For the purposes of this section and without limitation, the following are deemed to be significant affirmative governmental acts allowing development of a specific project: (i) the governing body has accepted proffers or proffered conditions which specify use related to a zoning amendment; (ii) the governing body has approved an application for a rezoning for a specific use or density; (iii) the governing body or board of zoning appeals has granted a special exception or use permit with conditions; (iv) the board of zoning appeals has approved a variance; (v) the governing body or its designated agent has approved a preliminary subdivision plat, site plan or plan of development for the landowner's property and the applicant diligently pursues approval of the final plat or plan within a reasonable period of time under the circumstances; or (vi) the governing body or its designated agent has approved a final subdivision plat, site plan or plan of development for the landowner's property.

In the present case, the trial court determined that the 1988 rezoning was a "significant governmental act," within the meaning of Code § 15.2-2307, and held that Etheridge took sufficient steps to secure a vested right in the entire property by expending funds relative to the development of that "entire tract." I disagree with the majority's analysis, which largely adopts the trial court's reasoning, for three basic reasons.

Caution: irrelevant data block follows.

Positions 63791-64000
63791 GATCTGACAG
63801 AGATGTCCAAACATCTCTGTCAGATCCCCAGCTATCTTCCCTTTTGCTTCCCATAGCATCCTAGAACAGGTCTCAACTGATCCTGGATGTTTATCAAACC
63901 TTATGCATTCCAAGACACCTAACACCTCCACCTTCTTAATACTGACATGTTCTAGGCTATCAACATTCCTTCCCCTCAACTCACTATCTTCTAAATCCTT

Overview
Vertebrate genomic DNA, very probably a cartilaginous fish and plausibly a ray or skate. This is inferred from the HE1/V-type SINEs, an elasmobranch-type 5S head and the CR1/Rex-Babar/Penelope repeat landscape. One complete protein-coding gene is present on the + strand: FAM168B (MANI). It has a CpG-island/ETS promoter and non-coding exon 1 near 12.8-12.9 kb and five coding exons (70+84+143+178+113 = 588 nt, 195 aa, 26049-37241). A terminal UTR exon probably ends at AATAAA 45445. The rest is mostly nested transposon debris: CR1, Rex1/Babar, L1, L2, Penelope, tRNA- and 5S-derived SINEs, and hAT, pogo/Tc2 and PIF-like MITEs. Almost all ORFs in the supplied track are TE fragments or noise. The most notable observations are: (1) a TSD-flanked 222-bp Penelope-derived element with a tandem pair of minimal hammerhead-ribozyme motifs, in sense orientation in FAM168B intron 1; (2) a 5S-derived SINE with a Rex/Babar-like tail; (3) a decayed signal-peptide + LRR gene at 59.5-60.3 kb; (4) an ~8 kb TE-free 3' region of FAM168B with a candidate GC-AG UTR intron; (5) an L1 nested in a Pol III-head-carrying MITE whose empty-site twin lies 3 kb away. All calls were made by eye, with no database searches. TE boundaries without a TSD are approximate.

First, the majority states that the 1988 rezoning was "specifically directed" to "an identifiable property and project" but does not explain how the rezoning "allow[ed] development of a specific project," as required by the language of Code § 15.2-2307. Instead, the majority effectively concludes that this statutory requirement was met because the 1988 rezoning involved a particular tract of land, which was depicted in conceptual land use plans.

The 1988 rezoning, however, did not allow development of any specific project, but merely changed the zoning of Etheridge's property from "Rural Residential" to "PD-H." Moreover, this rezoning, on which the majority relies to establish a vested right under Code § 15.2-2307(ii), was not a "rezoning for a specific use or density" within the meaning of that provision because the rezoning did not mandate any particular use of the property and did not limit development to any specific density. Instead, the 1988 rezoning permitted a wide variety of densities, as illustrated by the 1988 Master Plan (the 1988 plan). Further, the 1988 plan showed only general locations for various basic types of development.

See the attached copy of the 1988 plan.